[Ptolemy VI married a Cleopatra, but not in the fourth year of his reign, see Bevan, The Ptolemaic Dynasty, p.283 (1927)]
But, as Jacob has pointed out (Op.
Cit., pp.278 f.)), the only Ptolemy who married a Cleopatra in the
fourth year of his reign was Ptolemy VIII Lathyrus (117/6-108/7BC),
which would make the date 114/113BC, if we are to be guided by this subscription.
[He married a second time in the fourth year of his reign, but the name of his second wife was also Cleopatra (Selene).] [See Jacob, op. Cit., pp.279 ff., who is followed by Ryssel, op. cit., i.196 f.]
There are, however, some reasons for doubting the reliability of what is said
in the subscription.
To begin with, the vagueness of the reference to a Ptolemy and a Cleopatra, when a single word would have given the needed definiteness excites suspicion.
Then, the "he said," "they said," is also somewhat vague.
And the roundabout way in which occurences are described does not give the impression that the writer was certain about his facts.
But a more serious objection is the writer's assertion that the book was translated into Greek in Jerusalem and then brought to Egypt.
"how scanty and meagre the knowledge of the Greek language in Palestine was from the time of Eupolemos, a contemporary of the Maccabaeans, to that of Josephus and the New Testament writers. Josephus, especially, by his own confession, proves how extremely difficult it was for a native Palestinian to attain to a mastery of the Greek language.
But we have seen how that the translation of our book exhibits undeniably a knowledge and command of Greek."
Noldeke (Encycl. Bibl. ii.1405) answers this
objection by saying that
"the name of the translator Lysimachus, the son of Ptolemy, at once suggests
an Egyptian Jew," implying, presumably, that Lysimachus had been residing
in Jerusalem and had learned Hebrew, thereby being in a position to make the
But this, after all, is only an assumption.
Jacob (Op. Cit., pp.274 ff.), moreover, shows by a careful examination of the language and thought that the Greek translation of the whole book of Esther, as well as of the Additions, can have been written nowhere but in Egypt.
A further objection is that the subscription comes at the end of the book,
and applies, therefore, to the whole book, not merely to the Additions;
but these are later than the original book of Esther, which belongs, in all probability, to the earlier stages of the Maccabaean struggle.
[See Oesterley and Robinson, An Introduction to the Books of the Old Testament, p.137 (1934)]
The translation of such a favourite book is likely to have taken place not
and the Additions may well have been inserted during the later stages of the Maccabaean period, approximately B.C. 130-125, possibly a little earlier.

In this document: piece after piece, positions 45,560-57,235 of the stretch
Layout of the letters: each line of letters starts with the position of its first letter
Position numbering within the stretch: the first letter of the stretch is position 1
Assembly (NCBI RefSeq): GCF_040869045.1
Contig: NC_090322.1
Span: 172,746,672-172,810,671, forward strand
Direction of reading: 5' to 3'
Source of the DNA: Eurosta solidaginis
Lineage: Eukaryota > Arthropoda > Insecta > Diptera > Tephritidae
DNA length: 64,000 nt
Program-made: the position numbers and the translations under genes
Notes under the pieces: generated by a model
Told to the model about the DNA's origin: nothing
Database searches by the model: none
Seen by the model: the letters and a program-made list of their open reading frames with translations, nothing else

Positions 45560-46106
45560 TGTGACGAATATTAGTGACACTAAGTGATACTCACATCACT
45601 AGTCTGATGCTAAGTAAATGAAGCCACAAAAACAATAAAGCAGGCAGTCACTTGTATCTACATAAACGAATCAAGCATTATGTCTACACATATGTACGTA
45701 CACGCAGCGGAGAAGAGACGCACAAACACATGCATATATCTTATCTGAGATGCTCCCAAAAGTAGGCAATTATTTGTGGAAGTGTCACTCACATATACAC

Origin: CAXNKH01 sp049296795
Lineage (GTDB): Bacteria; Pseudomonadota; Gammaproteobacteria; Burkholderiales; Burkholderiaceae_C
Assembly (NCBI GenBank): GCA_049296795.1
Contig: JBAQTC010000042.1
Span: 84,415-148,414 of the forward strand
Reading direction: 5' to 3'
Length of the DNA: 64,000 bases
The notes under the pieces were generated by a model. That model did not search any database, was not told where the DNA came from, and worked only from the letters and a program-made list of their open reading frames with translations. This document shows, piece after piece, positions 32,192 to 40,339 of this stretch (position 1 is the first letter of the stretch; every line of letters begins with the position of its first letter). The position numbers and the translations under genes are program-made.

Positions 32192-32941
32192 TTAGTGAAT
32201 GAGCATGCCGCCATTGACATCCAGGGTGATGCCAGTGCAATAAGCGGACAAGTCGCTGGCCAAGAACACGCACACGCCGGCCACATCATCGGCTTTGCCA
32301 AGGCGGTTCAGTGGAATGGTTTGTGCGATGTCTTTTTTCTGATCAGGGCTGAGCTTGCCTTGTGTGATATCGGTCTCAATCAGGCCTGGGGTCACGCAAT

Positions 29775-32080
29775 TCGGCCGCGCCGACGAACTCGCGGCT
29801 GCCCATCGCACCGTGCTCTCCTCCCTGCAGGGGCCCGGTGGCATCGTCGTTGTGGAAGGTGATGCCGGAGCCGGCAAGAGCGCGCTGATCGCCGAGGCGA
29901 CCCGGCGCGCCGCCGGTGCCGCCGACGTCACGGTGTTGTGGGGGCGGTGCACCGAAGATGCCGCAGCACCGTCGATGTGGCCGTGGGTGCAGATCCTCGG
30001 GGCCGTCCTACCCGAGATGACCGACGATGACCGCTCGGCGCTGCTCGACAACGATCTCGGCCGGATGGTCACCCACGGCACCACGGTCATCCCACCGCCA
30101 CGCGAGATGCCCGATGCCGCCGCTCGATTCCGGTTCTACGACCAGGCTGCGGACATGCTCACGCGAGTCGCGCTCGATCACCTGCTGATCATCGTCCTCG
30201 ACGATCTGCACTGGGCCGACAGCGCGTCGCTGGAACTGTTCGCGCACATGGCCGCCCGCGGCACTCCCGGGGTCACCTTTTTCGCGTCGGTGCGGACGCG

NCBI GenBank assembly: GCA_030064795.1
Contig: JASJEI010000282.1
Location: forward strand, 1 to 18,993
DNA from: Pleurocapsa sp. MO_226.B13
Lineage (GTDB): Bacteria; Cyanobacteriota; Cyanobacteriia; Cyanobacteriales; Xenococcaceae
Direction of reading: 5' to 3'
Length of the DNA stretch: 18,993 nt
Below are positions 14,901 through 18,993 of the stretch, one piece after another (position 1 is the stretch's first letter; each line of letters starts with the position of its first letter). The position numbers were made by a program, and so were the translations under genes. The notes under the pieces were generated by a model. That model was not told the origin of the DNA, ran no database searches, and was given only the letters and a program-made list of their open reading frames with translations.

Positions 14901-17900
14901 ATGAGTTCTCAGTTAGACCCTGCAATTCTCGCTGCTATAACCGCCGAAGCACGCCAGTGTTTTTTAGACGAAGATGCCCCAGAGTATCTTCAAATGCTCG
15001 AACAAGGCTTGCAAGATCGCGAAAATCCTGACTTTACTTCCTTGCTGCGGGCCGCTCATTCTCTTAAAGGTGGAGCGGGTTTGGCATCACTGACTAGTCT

Whether the Additions all come from a single hand is difficult to decide, but there does not seem to be any compelling need for postulating more than one hand.
"The Greek Book of Esther has come down to us in five main recensions.
And only through a comparison of these can one hope to restore the primitive form of the text."
[Paton, A Critical and Exegetical Commentary on the Book of Esther, p. 31 (1908).]
And the same applies, of course, to the Additions that form an integral part of the Greek text.
The first and most important recension is represented by the great uncials
B א A, and the eighth
or ninth century uncial N (Codex Basiliano-Vaticanus);
to these must be added the cursives 19, 55, 93, 108 (the last two contain also the Lucianic recension) and 249.
This, according to Paton, is the unrevised Greek text, and represents, upon the whole, the current form of this text in the Christian Church before later revisions were made.
The first of these revisions was made by Origen during the first half of the third century, and is represented by the cursive 93 (which contains, however, also the recension of Lucian, see below).
Next, there is the revision of Hesychius (second half of the fourth century);
it is represented by a number of cursives which differ in many instances from Cod. B;
they are, according to Jacob, divided into sub-groups; 74, 76, and 68, 120, while 236 stands by itself.
The revision, or rather recension, of Lucian belongs to the beginning of the
it is represented in the cursives 19, 93, 108 (containing also the Hesychian recension);
the Lucianic text varies very greatly from other texts, so that it is more than a revision, rather a new edition.
The only version of any importance is the Old Latin.
[Publ. by Sabatier, Bibliorum sacrorum Latina versiones antique, seu Vetus Italica, i.796-823 (1751).]
As this was made in the middle of the second century, before the revisions
just mentioned had been taken in hand, its witness to the earlier form of the
Greek is of great value, especially as it follows the Greek closely.
It has, besides the Additions, many further insertions, evidently also translated from a Greek original;
but, according to Jacob, certain errors occur which point to an ultimate Hebrew or Aramaic source.
Paton notes instances in which the Old Latin has readings nearer to the Hebrew than those of any of the Greek recensions.
"These cannot be due,"
"to re-editing of the Latin from the Hebrew, but must be survivals of better Greek readings than any found in our present codices."
The Vulgate is of very little use, being often a paraphrase rather than a
translation of the Greek.
[For full discussions on the MSS. and Versions, see Jacob, op. cit., pp.242-262, and Paton, op. Cit., pp.31-38]
Fritzsche, op. cit., i. 69 ff. (1851).
Fuller, in Wace, op. cit., i.361 ff. (1888).
Jacob, "Das Buch Esther bei den LXX," in Zeitschrift fur die A.T. Wissenschaft, 1910, pp.241 ff.
Scholz, Commentar uber das Buch Esther mit seinen Zusatzen und uber Susanna (1892).
Ryssel, in Kautzsch, op. cit., i.193 ff. (1900).
Andre, op. cit., pp.195 ff. (1903).
Streane, The Book of Esther (1907).
Paton, A Critical and Exegetical Commentary on the Book of Esther (1908).
Gregg, in Charles, op. cit., i.665 ff. (1913).